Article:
Do You Know How to Fight Fairly With Your Partner? You Should.

Fight Fairly

Shouting. Slamming doors. Silent treatments. Shutting down. Calling names. Cutting off sex. These are some of the most common fighting techniques employed by couples, all of which have no possible way of solving a relationship problem. In and of themselves, they’re emotional, if not child-like, outbursts, designed to punish their beloved. It’s an eye for an eye, and everybody loses.

I’ve written hundreds of thousands of words on this blog since 2008, extolling the virtues of the “easy” relationship, nudging people to consider compatibility on an equal (or greater) footing than chemistry, and pointing out that you can find the hottest, smartest, funniest person in the world and have a miserable life if he or she doesn’t know how to communicate effectively.

You can find the hottest, smartest, funniest person in the world and have a miserable life if he or she doesn’t know how to communicate effectively.

Which is why the title of this latest New York Times piece, The Secret to a Happy Marriage is Knowing How to Fight, is something like, “Water is Wet. News at 11!” It’s no secret that conflict resolution is vital to a happy marriage. What IS surprising, however, is how little mind we pay to this concept we all know so well.

Long story short: it’s impossible to have a smooth, supportive, lasting relationship with someone who invalidates your point of view, shouts over you, undercuts you with criticism, and turns away from your emotional bids for attention – and yet we do this ALL THE TIME, because the person comes in an appealing package. Honestly, it doesn’t matter. If you can’t let down your guard, be real with someone, and safely express your point of view, you’re just putting yourself in the position to be another statistic: either in the 30-40% divorced camp or the 67% unhappily married camp.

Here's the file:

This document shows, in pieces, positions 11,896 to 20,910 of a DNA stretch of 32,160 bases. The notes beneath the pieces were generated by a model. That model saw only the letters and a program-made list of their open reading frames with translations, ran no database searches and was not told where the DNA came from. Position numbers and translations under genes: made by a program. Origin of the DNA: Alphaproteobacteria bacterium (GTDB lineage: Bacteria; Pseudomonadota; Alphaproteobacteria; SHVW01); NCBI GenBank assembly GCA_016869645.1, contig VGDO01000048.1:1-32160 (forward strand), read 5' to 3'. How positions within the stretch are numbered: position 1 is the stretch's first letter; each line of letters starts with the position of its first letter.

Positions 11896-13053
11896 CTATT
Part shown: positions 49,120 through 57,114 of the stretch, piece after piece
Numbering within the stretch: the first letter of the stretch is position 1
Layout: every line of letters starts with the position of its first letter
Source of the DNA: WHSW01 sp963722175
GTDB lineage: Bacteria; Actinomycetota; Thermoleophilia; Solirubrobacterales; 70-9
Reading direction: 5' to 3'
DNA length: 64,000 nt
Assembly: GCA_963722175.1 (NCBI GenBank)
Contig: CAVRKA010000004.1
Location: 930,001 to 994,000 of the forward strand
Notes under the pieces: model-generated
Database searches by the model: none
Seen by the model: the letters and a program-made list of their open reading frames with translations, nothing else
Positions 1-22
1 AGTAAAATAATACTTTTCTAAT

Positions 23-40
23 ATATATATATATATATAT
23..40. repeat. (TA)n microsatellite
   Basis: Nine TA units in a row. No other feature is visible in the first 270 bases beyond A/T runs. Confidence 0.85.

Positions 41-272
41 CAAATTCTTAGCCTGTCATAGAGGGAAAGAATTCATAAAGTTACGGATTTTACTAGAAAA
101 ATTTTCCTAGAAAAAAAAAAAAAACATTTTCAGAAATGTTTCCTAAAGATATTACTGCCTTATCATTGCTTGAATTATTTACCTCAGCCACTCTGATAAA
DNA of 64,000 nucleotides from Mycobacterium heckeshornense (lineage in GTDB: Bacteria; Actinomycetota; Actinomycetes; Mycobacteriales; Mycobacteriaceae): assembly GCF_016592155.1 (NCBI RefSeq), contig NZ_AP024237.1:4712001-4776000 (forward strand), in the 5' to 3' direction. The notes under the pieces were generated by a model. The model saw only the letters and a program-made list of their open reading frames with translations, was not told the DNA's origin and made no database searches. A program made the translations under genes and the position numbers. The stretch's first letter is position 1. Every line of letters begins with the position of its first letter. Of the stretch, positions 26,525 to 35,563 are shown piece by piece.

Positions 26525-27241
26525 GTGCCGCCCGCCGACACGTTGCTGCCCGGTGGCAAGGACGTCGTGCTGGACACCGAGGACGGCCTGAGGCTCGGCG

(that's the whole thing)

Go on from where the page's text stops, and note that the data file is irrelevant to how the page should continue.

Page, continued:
There has to be another way.

I wrote a blog post about effective communication here, citing the wisdom in Dr. Jamie Turndorf’s book, Kiss Your Fights Goodbye, which I couldn’t recommend more.

Check out all three links above and let me know if you’ve ever dated anyone who was GOOD at nonviolent communication and conflict resolution and how DIFFERENT it is to be with someone who possesses this skill set.

Your thoughts, below, are greatly appreciated.

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  1. 1
    Karl R

    Before marrying my wife, I was a bit concerned about this.   After dating for three years, we still hadn’t had any fights, so I wasn’t sure whether or not we fought “well”.

    Five years later, we still haven’t had a serious fight.   I’m a bit less concerned about it, because we seem to handle minor arguments well.


    I’m attracted to my wife.   I love my wife.   But I’m not sure that I would have married her if we weren’t able to get along … day, after day, after day.

  2. 2
    Lana Otoya

    Hi Evan, excellent post as usual. It’s true that people who are interested in relationship dynamics ie. dating coaches, therapists etc. would see that Time post as equivalent to “water is wet” but most people just don’t focus on how important it is to have effective communication with your partner.

    I find that even fewer people don’t realize that learning how to communicate and solve problems in a healthy way is actually a  learned skill  that not everyone is born with. Sure, some people are naturally more calm and good with words but most of us need a little help and guidance as to what healthy communication really looks like and how to do it.

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